Religion and freedom of expression

The birth of a new theocracy?

Following the Arabellion, controversial pluralistic debates on questions of morality or religion were no longer taboo in Egypt. But such discursive freedom has proved short-lived; the tide has turned. These days, the tone adopted by Egypt's regime is more highly charged with religious rhetoric than ever and the goal is clear: to wrest back control of social discourse. Meanwhile Egypt's justice system is playing along and restricting freedom of expression. Sofian Philip Naceur reports from Cairo

Liberal Egypt has been turned on its head. The sentencing of the Egyptian writer Ahmed Naji to two years in prison for the publication of "sexually shameless literature" has triggered an outcry of indignation among artists, intellectuals and human rights activists in the country. Public prosecutors in the Cairo district of Bulaq ruled that the printing of a chapter of Naji's novel Istikhdam Al-Haya (The Guide for Using Life) in the literary magazine Akhbar Al-Adab in August 2014 violated public modesty. The writer had initially been acquitted, but an appeal court in Bulaq then gave Naji the maximum possible sentence on 20 February 2016.

Following a turbulent hearing, Naji was arrested in the courtroom and is now detained at the high security Tora jail in southern Cairo. The trial was chaotic, reports attorney Yasmin Hossam Al-Din, who is advising Naji's defence team.

The public prosecutor continually interrupted Naji's lawyers, she says, not making any distinction in his own plea between a fictional character in the novel and the writer himself. Naji's defence plans to appeal and has applied for a provisional release from detention. Thus far with no success.

Meanwhile, artists and intellectuals in Egypt are afraid for nothing less than the freedom of expression and artistic freedom at home. Several Egyptian writers have announced plans to stage a public burning of their literary work – as a protest against the restrictions that threaten freedom of expression. After all, Naji's case is no exception.

In January 2016, the poet Fatima Naoot was sentenced to three years in prison for contempt of Islam, because she had criticised the slaughter of animals at the Islamic Eid, or Feast of the Sacrifice, on Facebook. The human rights organisation the Arab Network for Human Rights Information issued a statement that even went as far as comparing the verdict with the Inquisition.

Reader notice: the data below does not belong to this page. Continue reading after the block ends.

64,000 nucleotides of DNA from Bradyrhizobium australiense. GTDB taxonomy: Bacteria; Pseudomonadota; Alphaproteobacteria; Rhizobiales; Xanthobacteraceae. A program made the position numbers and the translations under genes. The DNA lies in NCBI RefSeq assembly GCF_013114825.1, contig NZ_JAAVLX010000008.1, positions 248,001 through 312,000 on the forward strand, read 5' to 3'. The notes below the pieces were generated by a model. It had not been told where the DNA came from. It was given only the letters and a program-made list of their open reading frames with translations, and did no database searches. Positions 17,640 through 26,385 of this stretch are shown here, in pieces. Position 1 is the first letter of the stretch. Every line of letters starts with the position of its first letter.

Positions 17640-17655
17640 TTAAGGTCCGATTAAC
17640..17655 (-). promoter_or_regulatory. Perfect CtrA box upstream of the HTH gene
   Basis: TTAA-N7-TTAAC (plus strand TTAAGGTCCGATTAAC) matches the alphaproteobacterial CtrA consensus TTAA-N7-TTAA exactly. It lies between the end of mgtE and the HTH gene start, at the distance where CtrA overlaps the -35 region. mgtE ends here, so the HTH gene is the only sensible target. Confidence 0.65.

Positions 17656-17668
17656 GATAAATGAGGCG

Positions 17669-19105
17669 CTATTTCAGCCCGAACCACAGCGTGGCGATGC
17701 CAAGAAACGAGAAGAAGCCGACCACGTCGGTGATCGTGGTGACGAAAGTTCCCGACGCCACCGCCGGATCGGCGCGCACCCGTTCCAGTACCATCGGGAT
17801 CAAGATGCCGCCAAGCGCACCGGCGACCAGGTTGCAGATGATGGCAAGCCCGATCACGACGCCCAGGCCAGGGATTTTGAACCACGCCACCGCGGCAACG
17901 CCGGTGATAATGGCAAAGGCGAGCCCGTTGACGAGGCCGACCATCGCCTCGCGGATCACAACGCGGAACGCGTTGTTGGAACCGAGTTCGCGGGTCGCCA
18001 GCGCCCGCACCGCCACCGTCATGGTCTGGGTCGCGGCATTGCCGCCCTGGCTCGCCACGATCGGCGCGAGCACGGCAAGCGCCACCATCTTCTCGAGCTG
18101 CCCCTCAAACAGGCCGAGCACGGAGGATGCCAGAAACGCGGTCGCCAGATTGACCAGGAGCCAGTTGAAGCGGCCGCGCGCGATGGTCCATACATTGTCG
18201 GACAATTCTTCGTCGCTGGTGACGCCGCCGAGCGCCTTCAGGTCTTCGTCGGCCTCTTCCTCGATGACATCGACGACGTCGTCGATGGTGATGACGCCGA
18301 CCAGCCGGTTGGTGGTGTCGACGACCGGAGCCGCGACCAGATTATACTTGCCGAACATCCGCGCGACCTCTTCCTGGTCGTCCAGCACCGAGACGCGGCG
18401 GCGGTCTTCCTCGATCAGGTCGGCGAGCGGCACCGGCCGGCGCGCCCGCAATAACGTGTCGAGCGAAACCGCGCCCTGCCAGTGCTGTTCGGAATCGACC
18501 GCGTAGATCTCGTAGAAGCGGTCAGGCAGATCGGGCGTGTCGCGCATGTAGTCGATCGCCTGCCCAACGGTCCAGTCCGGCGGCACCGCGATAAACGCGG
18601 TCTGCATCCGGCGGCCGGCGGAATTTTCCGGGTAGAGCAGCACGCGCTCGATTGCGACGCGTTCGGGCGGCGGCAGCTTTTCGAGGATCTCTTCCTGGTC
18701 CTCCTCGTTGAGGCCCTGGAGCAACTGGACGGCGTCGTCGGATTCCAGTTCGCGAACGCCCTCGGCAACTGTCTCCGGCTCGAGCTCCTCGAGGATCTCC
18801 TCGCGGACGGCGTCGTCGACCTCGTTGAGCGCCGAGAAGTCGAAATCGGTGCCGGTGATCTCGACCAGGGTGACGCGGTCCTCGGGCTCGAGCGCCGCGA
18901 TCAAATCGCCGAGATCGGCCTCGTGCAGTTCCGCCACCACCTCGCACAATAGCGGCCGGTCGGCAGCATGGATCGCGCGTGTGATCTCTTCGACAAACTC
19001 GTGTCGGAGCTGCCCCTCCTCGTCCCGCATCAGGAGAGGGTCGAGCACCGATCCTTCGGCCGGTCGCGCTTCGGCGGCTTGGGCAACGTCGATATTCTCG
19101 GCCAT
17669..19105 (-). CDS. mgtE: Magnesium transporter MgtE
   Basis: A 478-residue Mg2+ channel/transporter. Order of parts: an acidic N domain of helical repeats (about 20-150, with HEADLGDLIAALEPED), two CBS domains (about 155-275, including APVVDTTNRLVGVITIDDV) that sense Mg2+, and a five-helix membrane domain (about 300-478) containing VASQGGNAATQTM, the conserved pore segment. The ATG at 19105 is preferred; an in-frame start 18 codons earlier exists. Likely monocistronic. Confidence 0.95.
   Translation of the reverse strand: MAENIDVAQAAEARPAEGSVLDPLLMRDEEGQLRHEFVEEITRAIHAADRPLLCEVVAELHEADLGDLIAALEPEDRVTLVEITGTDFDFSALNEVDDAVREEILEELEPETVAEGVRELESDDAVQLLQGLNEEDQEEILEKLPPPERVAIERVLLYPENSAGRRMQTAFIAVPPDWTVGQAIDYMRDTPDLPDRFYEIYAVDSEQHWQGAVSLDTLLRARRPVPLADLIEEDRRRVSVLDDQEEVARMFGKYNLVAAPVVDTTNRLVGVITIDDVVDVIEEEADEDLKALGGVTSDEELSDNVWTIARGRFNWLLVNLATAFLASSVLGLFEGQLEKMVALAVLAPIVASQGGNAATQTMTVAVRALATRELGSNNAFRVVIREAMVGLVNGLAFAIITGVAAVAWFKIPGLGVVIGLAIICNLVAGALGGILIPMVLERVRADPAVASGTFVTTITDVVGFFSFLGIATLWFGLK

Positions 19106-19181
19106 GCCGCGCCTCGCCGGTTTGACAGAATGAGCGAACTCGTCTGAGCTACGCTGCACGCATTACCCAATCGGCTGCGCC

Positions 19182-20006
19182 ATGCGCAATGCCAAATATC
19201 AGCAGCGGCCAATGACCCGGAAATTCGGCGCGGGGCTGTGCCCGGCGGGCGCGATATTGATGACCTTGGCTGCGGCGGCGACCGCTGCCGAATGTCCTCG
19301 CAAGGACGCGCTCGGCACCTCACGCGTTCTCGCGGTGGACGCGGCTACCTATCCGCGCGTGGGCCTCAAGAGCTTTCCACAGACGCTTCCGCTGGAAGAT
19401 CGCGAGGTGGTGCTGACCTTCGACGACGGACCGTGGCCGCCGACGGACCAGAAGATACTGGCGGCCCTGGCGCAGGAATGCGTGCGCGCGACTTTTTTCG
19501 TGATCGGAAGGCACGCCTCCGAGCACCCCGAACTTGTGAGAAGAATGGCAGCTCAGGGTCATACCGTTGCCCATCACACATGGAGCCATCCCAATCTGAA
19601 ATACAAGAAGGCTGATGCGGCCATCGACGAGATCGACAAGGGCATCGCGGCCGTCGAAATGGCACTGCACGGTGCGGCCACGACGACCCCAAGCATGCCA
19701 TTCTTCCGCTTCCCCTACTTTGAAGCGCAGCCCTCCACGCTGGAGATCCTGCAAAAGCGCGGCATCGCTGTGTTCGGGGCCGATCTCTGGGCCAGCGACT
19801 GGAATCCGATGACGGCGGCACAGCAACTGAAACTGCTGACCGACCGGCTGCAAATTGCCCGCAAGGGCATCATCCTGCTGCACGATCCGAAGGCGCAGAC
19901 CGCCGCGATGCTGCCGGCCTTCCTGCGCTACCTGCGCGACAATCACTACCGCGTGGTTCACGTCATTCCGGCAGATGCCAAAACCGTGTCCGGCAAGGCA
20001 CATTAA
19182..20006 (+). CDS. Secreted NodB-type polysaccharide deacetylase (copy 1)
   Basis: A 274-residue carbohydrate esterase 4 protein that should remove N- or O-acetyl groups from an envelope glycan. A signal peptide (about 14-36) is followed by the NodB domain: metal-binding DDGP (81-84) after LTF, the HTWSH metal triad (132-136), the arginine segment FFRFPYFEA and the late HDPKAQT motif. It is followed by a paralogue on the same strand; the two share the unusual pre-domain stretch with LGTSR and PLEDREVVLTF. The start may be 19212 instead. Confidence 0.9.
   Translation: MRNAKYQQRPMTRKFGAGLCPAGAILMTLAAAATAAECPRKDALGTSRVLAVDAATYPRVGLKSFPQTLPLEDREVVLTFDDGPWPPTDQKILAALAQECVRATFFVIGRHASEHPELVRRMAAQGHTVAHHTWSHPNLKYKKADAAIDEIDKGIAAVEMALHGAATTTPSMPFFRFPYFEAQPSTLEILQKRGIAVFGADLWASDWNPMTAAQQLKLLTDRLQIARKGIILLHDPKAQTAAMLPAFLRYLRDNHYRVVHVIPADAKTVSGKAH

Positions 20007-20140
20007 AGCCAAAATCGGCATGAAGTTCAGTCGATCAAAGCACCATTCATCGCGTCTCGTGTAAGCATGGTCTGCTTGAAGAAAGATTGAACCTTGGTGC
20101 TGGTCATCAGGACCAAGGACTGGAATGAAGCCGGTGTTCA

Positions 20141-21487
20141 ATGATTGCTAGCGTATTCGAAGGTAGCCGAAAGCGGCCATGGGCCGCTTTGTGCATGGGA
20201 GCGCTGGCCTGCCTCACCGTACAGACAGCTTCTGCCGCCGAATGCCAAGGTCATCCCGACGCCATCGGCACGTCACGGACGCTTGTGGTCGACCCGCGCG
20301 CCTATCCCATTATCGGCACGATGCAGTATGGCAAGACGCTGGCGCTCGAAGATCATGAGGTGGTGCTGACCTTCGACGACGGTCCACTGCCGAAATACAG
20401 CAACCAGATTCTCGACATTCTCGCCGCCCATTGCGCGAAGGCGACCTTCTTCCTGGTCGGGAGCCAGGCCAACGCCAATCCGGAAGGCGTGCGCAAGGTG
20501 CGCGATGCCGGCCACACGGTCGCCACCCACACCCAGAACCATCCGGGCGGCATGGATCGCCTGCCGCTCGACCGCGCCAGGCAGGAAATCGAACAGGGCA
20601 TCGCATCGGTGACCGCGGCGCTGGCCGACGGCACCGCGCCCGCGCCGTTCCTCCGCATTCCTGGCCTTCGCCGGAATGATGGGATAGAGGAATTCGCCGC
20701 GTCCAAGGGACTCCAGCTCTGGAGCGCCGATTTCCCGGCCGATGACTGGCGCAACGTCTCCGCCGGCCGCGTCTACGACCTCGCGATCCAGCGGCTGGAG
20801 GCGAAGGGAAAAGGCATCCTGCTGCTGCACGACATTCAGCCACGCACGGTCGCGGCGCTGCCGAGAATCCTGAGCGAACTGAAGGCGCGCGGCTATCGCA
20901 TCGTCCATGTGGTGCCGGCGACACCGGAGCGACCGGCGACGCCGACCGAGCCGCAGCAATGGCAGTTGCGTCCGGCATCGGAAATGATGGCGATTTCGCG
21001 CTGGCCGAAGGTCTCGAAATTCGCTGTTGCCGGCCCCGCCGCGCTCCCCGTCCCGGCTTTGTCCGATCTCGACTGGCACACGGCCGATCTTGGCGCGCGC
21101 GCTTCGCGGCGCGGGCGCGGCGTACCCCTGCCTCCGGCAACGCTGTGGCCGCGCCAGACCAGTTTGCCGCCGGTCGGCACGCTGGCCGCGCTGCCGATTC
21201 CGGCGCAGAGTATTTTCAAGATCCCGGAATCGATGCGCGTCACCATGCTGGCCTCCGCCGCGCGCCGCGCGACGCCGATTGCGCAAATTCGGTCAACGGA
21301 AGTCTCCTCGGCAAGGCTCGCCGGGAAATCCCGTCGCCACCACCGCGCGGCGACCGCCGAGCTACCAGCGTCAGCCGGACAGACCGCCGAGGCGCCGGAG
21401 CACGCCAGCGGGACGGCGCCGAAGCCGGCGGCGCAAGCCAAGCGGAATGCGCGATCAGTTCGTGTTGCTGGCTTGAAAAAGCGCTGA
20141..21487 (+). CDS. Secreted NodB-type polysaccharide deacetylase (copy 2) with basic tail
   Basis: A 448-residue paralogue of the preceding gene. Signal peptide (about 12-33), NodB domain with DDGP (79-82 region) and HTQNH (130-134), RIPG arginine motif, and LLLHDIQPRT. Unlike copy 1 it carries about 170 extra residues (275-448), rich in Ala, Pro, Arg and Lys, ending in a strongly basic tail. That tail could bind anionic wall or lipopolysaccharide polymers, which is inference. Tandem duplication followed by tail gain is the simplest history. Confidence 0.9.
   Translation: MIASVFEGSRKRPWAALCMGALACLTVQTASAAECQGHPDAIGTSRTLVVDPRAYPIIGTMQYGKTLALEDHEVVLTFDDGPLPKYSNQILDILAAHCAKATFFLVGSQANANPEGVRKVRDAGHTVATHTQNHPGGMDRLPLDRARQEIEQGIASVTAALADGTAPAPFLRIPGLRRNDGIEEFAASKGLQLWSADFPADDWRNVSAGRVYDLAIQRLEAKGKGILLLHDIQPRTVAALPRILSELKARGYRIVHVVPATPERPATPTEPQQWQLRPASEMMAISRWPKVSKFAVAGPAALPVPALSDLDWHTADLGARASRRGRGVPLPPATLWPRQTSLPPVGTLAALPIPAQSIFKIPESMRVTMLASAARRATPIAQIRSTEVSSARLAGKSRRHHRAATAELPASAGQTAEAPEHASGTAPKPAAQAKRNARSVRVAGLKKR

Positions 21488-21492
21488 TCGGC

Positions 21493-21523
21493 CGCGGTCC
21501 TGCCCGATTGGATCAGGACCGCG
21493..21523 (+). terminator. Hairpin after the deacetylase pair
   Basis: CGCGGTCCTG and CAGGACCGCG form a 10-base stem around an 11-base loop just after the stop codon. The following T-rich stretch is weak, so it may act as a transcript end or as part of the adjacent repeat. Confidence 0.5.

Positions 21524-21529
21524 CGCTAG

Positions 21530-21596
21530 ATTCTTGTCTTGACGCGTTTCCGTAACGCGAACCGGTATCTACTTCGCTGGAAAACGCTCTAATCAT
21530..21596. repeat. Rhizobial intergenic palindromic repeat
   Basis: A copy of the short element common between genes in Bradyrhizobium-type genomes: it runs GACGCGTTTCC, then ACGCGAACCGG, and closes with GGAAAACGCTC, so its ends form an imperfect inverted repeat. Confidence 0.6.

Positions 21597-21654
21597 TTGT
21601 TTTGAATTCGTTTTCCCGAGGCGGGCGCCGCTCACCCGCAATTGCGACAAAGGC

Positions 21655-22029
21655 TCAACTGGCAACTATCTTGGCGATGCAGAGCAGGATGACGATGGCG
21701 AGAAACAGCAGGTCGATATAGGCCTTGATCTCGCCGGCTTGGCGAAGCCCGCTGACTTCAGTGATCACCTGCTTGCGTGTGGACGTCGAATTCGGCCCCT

Egyptian author Ahmed Naji (photo: private)
Hysterical outcry over "sexually shameless literature": Public prosecutors in the Cairo district of Bulaq ruled that the printing of a chapter of Naji's novel Istikhdam Al-Haya (The Guide for Using Life) in the literary magazine Akhbar Al-Adab in August 2014 violated public modesty and promoted extramarital affairs

But Egypt's judiciary is not only on the march against writers and artists, it is also grasping at interpretational jurisdiction in religious matters. Following the sensational sentencing of the TV preacher Islam Behery for contempt of religion, in February a youth court in Minya imposed jail terms on four young Copts for mocking Islamic prayer rituals. A spate of similar cases last year is being viewed with consternation in liberal circles in Egypt.

State-imposed moral policy

The huge pressure on norm and value systems is meanwhile not only being raised on a judicial level, but is also impacting upon civil society and even professional associations. A concert given by several metal bands in Cairo in February ended up in as a public slanging match between organisers and the chairman of the musicians' syndicate Hany Shaker, who described the bands that were performing as devil worshippers and accused them of fomenting "chaos and immorality" among Egypt's youth.

Egyptian media report that the police even tried to prevent the concert from taking place, but that they only arrived at the concert venue after the event had finished. The syndicate had already caused a stir in October 2015 when, in a controversially debated decision, it required female musicians to wear unrevealing clothing during performances.